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Old 09-18-18, 06:58 AM
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Thanks pattenp, very helpful. One last question. From what I understand I need two ground rods at the detached garage. What size rods would I need? They appear to come in various lengths from 4 - 8 '. Also, how far apart should the be from one another?

I have not looked at the big box stores yet but wonder the best place to get a ground rod kit with all parts you need, including cable?
 
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Old 09-18-18, 07:17 AM
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Drive two copper or copper clad 8' rods at least 6' apart and use a continuous #6 bare copper wire for connection. The rods and clamps and wire usually can be gotten at the big box stores. Be sure to drive the rods a few inches below the soil surface.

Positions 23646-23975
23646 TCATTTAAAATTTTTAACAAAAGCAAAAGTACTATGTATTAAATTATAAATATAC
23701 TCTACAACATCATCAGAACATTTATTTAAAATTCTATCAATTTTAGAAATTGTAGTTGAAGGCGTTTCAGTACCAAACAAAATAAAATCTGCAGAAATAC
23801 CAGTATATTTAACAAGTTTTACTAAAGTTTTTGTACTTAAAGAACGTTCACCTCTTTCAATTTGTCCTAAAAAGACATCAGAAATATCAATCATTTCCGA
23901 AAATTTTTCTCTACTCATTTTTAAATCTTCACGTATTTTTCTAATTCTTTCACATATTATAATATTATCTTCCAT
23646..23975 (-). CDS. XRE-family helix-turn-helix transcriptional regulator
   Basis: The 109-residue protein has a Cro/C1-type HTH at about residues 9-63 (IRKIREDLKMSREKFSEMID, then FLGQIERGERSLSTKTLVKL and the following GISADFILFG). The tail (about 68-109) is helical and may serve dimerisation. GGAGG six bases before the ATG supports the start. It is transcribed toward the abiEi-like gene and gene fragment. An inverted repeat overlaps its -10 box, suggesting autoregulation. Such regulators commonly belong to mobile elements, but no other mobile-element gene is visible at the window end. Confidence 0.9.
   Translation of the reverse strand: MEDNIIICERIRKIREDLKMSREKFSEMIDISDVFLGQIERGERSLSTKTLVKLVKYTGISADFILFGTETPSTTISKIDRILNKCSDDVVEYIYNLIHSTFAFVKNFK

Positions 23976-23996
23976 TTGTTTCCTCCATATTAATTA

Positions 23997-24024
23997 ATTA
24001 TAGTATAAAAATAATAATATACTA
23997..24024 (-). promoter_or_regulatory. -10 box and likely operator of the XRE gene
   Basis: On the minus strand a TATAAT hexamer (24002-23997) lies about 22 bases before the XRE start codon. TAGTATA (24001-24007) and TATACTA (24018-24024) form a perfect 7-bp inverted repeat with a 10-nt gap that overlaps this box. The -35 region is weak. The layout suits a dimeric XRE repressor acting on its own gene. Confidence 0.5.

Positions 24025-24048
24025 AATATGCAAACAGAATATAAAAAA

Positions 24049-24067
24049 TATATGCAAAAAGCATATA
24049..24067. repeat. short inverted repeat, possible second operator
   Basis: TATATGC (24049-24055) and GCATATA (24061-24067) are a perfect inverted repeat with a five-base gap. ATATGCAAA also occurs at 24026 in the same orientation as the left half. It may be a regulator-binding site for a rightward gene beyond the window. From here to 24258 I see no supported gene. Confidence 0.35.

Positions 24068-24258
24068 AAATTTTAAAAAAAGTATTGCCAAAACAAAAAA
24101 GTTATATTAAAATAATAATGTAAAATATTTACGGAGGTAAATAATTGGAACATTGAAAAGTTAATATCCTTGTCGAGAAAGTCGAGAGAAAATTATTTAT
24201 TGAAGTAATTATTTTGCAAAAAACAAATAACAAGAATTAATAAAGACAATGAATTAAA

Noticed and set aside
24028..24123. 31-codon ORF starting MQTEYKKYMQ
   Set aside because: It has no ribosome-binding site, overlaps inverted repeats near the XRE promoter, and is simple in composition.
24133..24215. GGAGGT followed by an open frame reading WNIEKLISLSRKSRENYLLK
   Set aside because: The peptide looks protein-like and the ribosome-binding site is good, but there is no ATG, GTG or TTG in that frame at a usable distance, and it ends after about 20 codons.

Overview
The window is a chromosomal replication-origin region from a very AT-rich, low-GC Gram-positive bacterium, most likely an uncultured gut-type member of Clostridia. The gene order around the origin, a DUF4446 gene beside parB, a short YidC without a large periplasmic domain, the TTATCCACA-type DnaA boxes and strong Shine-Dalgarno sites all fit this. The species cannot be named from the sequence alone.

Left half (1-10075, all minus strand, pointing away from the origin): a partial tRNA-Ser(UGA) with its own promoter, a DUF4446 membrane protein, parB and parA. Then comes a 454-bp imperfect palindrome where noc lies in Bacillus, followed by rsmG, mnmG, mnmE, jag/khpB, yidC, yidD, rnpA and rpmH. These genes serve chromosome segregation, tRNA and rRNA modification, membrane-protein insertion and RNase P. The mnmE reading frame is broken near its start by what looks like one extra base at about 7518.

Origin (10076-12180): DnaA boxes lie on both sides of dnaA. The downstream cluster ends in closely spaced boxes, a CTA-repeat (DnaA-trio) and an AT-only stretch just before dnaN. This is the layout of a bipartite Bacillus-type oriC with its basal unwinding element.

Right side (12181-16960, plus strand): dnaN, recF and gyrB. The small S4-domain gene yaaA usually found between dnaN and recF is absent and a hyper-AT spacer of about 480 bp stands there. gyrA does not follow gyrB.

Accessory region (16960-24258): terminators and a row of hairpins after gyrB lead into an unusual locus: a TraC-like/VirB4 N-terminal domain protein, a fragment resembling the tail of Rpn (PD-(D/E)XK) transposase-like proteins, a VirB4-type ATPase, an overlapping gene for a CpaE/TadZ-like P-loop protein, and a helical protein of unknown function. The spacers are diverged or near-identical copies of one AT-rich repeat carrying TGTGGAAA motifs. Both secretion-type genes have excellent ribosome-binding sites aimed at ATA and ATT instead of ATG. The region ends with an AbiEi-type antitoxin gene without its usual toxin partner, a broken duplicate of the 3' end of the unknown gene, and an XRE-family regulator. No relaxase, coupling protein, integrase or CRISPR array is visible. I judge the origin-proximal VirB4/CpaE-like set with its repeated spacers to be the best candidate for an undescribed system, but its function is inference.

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Old 09-18-18, 07:58 AM
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So #6 bare cooper (stranded/solid?) continuous from panel to rod1/ground clamp and then rod2/ground clamp (at least 6' apart).

On my 200A service panel I see bare cooper running into wall but is in PVC out into the ground. I imagine this a standard good practice to follow here as well. If ground ever were energized I would think you would not want any exposure though.
 
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Old 09-18-18, 11:19 AM
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Bare solid copper is what's typically used. PVC conduit may be used for protecting the wire from physical damage.